A closeup overhead image of lefse on a white linen next to a jar of jam and a rolling pin.
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Norwegian Lefse

Yield: 18
Prep Time: 1 hour 30 minutes
Cook Time: 30 minutes
Total Time: 2 hours
Lefse is a Norwegian flatbread made out of potatoes that my family makes every Christmas. We like to serve it with butter and sugar, but you can also add cinnamon, jams, etc. or serve it with meatballs or deli meat!


  • 2 lb russet potatoes, peeled
  • 3 cup AP flour, sifted + more for rolling
  • 1 tsp salt
  • 1 tbsp sugar
  • 2 tbsp unsalted butter, melted
  • 1/2 cup heavy cream


  • Begin by boiling potatoes until they are fork tender. Note: I like to cook them in the microwave to prevent them from retaining too much moisture. You don't want soggy potatoes, or your lefse will be too soft to roll out!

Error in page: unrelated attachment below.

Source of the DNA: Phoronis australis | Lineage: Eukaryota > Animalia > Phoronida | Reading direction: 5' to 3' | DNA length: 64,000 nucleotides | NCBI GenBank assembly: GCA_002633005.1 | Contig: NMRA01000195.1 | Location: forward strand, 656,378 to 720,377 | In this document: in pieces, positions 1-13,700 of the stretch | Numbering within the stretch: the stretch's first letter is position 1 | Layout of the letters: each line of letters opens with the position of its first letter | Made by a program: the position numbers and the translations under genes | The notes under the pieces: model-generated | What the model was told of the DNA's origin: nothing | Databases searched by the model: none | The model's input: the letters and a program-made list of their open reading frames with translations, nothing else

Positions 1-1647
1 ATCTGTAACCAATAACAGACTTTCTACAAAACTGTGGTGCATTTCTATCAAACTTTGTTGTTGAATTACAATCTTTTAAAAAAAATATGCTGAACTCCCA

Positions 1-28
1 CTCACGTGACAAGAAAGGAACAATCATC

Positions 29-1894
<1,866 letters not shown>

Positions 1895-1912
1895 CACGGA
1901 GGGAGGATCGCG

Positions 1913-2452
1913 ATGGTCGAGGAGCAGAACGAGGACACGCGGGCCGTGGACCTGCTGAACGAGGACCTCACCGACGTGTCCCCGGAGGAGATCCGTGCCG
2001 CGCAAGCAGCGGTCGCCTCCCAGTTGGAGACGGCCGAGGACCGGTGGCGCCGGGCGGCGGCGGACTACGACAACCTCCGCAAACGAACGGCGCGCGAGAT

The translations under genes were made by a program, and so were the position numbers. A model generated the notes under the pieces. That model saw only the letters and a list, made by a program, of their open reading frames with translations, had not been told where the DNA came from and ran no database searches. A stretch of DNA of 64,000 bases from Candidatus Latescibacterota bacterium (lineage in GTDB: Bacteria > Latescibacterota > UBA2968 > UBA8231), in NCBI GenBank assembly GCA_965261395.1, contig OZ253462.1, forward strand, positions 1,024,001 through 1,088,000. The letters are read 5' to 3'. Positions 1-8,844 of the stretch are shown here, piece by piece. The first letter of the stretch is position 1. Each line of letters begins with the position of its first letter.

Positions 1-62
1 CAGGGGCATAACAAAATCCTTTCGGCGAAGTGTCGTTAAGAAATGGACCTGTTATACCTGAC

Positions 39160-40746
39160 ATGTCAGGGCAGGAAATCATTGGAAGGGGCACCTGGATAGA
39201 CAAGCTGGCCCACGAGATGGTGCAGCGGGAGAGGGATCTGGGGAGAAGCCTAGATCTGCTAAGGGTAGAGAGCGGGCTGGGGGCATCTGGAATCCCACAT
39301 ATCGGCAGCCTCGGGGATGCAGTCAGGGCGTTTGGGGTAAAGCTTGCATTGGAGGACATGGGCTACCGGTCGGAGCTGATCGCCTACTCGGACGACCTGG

• Rice your potatoes into a large mixing bowl. Alternatively, you can mash them until smooth. You will end up with about 3-3 1/2 cups of riced potatoes.
  • Add the sifted AP flour, salt, sugar, melted butter, and 2 Tablespoons of heavy cream. Mix together with your hands until the dough forms. Add cream 1 Tablespoon until the dough is similar to the consistency of Play-Doh. Depending on how much moisture is in your potatoes, you may need up to a 1/2 cup.
  • Dust a pastry board with flour. Form the dough into 3 Tablespoon balls. This recipe will make about 18 lefse. Flatten each ball into a smooth disc. Roll with a rolling pin into a very thin circle. When you pick up the lefse, you should be able to see your hands through the dough.